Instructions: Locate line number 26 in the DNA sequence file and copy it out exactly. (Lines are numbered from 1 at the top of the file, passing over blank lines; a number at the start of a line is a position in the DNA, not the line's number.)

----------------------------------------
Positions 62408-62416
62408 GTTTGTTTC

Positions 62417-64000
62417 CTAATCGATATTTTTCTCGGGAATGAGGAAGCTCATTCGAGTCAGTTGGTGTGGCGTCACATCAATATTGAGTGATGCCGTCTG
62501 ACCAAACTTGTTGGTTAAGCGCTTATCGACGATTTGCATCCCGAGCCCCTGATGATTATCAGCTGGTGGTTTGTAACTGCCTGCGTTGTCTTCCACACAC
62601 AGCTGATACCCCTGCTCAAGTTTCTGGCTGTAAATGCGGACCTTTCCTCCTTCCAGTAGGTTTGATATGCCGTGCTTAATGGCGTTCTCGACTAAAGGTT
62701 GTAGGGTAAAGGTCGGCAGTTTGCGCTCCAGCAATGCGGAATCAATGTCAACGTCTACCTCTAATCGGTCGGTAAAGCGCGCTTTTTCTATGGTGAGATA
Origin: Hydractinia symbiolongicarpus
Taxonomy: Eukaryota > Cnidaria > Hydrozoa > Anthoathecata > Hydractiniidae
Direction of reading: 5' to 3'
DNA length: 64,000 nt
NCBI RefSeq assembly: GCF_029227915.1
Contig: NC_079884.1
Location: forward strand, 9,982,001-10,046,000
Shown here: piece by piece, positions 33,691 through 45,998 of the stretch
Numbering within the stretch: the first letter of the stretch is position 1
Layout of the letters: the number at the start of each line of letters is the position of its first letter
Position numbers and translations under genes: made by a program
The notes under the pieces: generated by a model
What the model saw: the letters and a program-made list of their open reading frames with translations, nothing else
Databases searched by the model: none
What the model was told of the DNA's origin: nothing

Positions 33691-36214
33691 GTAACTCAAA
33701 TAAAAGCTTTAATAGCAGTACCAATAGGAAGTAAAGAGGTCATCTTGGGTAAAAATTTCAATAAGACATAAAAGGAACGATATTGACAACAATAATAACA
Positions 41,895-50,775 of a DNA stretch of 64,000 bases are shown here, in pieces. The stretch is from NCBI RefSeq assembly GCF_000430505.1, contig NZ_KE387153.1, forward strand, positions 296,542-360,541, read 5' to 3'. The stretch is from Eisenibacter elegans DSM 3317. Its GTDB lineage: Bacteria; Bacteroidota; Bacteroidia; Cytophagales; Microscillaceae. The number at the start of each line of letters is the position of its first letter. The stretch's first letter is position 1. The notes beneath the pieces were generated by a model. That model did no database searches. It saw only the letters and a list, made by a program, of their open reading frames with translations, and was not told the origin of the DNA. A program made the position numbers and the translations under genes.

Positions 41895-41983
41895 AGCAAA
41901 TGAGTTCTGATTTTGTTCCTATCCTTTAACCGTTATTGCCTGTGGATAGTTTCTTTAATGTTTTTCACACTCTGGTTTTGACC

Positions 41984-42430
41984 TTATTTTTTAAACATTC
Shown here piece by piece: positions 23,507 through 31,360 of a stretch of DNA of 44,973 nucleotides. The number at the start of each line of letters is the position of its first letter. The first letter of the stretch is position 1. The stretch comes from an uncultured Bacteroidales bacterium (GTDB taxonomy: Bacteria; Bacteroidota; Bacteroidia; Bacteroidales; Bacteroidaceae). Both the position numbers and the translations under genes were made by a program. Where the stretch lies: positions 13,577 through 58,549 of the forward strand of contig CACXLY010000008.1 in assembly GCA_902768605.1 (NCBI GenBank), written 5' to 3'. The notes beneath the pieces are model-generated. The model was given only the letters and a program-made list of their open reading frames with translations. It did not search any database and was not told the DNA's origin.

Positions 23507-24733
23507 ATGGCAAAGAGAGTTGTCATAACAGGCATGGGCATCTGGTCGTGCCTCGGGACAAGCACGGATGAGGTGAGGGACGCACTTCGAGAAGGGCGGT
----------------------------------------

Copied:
Positions 41,895-50,775 of a DNA stretch of 64,000 bases are shown here, in pieces. The stretch is from NCBI RefSeq assembly GCF_000430505.1, contig NZ_KE387153.1, forward strand, positions 296,542-360,541, read 5' to 3'. The stretch is from Eisenibacter elegans DSM 3317. Its GTDB lineage: Bacteria; Bacteroidota; Bacteroidia; Cytophagales; Microscillaceae. The number at the start of each line of letters is the position of its first letter. The stretch's first letter is position 1. The notes beneath the pieces were generated by a model. That model did no database searches. It saw only the letters and a list, made by a program, of their open reading frames with translations, and was not told the origin of the DNA. A program made the position numbers and the translations under genes.